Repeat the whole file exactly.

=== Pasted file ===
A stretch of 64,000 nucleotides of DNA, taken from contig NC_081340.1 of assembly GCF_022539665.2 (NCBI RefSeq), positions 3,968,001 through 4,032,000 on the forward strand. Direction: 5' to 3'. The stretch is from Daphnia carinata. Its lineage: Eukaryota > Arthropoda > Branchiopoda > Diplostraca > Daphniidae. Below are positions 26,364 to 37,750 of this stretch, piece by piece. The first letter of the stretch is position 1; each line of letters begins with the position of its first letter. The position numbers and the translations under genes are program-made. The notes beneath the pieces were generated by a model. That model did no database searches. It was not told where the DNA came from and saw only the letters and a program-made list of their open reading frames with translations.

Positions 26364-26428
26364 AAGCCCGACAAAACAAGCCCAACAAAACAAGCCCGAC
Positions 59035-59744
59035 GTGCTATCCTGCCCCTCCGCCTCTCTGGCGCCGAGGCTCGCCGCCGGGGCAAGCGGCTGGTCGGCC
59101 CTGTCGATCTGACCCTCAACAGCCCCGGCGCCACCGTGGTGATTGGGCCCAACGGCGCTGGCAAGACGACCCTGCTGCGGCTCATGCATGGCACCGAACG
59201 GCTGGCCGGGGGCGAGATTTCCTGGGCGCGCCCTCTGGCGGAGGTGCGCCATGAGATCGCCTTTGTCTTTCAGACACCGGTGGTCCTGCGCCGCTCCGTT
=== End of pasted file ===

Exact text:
A stretch of 64,000 nucleotides of DNA, taken from contig NC_081340.1 of assembly GCF_022539665.2 (NCBI RefSeq), positions 3,968,001 through 4,032,000 on the forward strand. Direction: 5' to 3'. The stretch is from Daphnia carinata. Its lineage: Eukaryota > Arthropoda > Branchiopoda > Diplostraca > Daphniidae. Below are positions 26,364 to 37,750 of this stretch, piece by piece. The first letter of the stretch is position 1; each line of letters begins with the position of its first letter. The position numbers and the translations under genes are program-made. The notes beneath the pieces were generated by a model. That model did no database searches. It was not told where the DNA came from and saw only the letters and a program-made list of their open reading frames with translations.

Positions 26364-26428
26364 AAGCCCGACAAAACAAGCCCAACAAAACAAGCCCGAC
Positions 59035-59744
59035 GTGCTATCCTGCCCCTCCGCCTCTCTGGCGCCGAGGCTCGCCGCCGGGGCAAGCGGCTGGTCGGCC
59101 CTGTCGATCTGACCCTCAACAGCCCCGGCGCCACCGTGGTGATTGGGCCCAACGGCGCTGGCAAGACGACCCTGCTGCGGCTCATGCATGGCACCGAACG
59201 GCTGGCCGGGGGCGAGATTTCCTGGGCGCGCCCTCTGGCGGAGGTGCGCCATGAGATCGCCTTTGTCTTTCAGACACCGGTGGTCCTGCGCCGCTCCGTT